Research published by greenspace scotland, in partnership with Scottish Natural Heritage, shows that every pound invested in activities on urban nature sites returned between £3 and £20 in community benefits.
Speaking on the launch of the report Julie Procter, Chief Executive of greenspace scotland said:
“We know that urban nature sites are havens for wildlife; this research shows they are also great places for people. Benefits captured and quantified by the studies include health improvements, skills development, reduction in anti-social behaviour and increased environmental awareness. In these economically challenging times it is encouraging to be able to demonstrate how activities in urban greenspaces deliver real benefits for communities and costs savings for wider society and Government.”
greenspace scotland worked with staff and volunteers at four urban nature sites to calculate the Social Return on Investment (SROI) of a specific activity on each site. The projects were:
- Coronation Gardens at Spier’s Old School Ground, Beith, North Ayrshire
- Glen Mile Mountain Bike Trail, Cumbernauld, North Lanarkshire
- Woods for Health Pilot at Kinnoull Hill, Perth
- Dumbreck Marsh Local Nature Reserve, Kilsyth, North Lanarkshire
The activities measured included: a gardening project involving young volunteers; an urban mountain bike trail; a programme of outdoor activities for individuals with severe and enduring mental health support needs; and, the educational use of a local reserve by a school EcoClub. In each case, the results demonstrated the multiple benefits of the activity and all four sites delivered a positive return on investment.
Chris Nevin, Greenspace and CSGN Manager, Scottish Natural Heritage commented:
“We were delighted to fund this research. This will help us to better understand the social benefits that urban nature sites provide for local communities. For example, the report showed that outdoor activities provided in a community woodland improved health, increased social capacity and helped people with long term mental health problems find new skills. The analysis provides a way of putting a financial value on the social benefits of different outdoor activities.”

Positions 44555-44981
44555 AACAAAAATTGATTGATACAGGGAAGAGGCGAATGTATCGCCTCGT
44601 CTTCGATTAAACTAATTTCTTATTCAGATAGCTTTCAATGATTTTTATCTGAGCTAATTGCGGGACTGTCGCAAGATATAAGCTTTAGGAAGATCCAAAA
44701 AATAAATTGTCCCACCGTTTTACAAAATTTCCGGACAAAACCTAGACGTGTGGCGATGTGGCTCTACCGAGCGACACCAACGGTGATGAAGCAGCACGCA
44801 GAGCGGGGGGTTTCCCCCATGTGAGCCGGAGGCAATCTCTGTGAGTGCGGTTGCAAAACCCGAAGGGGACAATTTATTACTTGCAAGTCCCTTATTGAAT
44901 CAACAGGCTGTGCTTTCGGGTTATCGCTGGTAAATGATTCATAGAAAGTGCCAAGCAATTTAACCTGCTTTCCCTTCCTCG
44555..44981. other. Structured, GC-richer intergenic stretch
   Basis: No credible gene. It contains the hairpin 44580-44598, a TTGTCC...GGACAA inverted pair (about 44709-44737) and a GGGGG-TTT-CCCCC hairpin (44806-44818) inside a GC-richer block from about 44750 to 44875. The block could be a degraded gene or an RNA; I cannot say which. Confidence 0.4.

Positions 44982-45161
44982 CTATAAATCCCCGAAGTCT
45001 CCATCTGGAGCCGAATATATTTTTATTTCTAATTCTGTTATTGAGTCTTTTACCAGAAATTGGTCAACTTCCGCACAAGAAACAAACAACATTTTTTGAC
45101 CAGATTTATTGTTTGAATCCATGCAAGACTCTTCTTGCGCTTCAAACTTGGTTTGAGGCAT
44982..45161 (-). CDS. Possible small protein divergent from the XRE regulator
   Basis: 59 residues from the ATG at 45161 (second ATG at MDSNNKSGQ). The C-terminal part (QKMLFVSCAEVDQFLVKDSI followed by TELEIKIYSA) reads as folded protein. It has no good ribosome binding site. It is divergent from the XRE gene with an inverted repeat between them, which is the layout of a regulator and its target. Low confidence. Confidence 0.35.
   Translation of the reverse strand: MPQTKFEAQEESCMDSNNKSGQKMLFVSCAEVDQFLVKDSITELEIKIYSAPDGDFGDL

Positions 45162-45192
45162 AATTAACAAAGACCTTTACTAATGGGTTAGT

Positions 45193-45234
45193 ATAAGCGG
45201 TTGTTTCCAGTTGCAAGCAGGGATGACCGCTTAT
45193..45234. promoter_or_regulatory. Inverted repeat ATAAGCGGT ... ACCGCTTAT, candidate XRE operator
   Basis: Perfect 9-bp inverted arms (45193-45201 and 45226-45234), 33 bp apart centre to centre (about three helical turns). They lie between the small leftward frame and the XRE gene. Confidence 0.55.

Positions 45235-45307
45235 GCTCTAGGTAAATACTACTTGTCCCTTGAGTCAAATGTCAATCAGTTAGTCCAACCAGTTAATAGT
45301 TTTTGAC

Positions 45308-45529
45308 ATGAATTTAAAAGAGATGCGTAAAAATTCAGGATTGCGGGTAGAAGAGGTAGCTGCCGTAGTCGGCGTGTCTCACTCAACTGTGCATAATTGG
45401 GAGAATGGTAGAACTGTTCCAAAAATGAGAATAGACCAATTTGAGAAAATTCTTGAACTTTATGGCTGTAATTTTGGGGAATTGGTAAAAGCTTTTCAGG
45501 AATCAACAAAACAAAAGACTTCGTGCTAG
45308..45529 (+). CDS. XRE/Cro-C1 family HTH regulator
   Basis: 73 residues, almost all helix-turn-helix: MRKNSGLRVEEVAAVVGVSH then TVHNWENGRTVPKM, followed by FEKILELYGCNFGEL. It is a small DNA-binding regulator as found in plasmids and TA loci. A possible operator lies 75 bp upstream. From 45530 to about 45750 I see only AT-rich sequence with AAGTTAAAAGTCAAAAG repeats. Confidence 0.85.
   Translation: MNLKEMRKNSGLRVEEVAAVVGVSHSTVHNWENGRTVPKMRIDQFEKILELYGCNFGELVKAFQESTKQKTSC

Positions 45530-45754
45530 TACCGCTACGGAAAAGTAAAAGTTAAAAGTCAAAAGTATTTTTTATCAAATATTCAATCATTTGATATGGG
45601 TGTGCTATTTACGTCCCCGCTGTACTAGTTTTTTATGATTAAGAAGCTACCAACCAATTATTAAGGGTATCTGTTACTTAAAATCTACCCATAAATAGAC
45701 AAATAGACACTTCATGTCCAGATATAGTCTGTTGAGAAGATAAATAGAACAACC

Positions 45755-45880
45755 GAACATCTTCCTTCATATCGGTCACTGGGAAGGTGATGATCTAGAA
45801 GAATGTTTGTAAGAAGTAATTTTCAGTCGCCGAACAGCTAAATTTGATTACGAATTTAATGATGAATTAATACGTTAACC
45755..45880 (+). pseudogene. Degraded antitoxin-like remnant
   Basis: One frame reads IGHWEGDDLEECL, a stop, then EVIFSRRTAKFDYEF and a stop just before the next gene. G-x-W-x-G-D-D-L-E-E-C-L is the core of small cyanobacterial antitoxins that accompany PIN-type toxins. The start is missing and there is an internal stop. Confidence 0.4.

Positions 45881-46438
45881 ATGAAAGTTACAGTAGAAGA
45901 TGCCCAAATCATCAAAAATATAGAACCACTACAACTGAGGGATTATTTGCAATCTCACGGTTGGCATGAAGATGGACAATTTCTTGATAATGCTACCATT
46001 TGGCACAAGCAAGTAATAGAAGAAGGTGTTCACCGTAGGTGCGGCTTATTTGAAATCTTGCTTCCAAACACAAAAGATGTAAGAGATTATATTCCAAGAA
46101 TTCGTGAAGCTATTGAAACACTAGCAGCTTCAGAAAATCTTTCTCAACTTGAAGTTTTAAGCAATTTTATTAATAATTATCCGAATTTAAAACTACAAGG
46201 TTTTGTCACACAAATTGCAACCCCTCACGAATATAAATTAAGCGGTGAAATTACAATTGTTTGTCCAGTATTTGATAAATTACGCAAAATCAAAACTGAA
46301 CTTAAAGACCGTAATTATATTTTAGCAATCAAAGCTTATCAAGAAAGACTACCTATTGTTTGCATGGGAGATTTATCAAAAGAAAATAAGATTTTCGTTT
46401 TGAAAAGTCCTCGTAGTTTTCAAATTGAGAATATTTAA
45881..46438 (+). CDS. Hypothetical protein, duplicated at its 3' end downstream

Karen Carrick, SROI Programme Manager, greenspace scotland noted:
“It is really important to consider these reports in context. The SROI ratio produced does not represent the value of the whole site. Each of the analyses has only reported on just one of the many activities that take place at the site. If all of the possible activities were analysed the benefits generated would be considerably greater. It is also important to note that the values measured are specific to the type of site, for example, the values for one type of urban nature site, e.g. community woodland, cannot be directly transferred to a different type, e.g. local nature reserve.”
Whilst acknowledging that an SROI report provides a clear and transparent case for investment in activity that is supported by compelling evidence, the participating projects found producing the analysis challenging. The process is complex and can be time consuming. In an attempt to address these issues, the report makes recommendations for developing methods of increasing the accessibility of SROI, promoting general understanding of how to identify and measure change and producing model SROI analyses in which all the benefits or attributes of specific types of greenspace are measured and valued.
The overview report and each of the analyses can be found on greenspace scotland’s web site at urban nature sites SROI.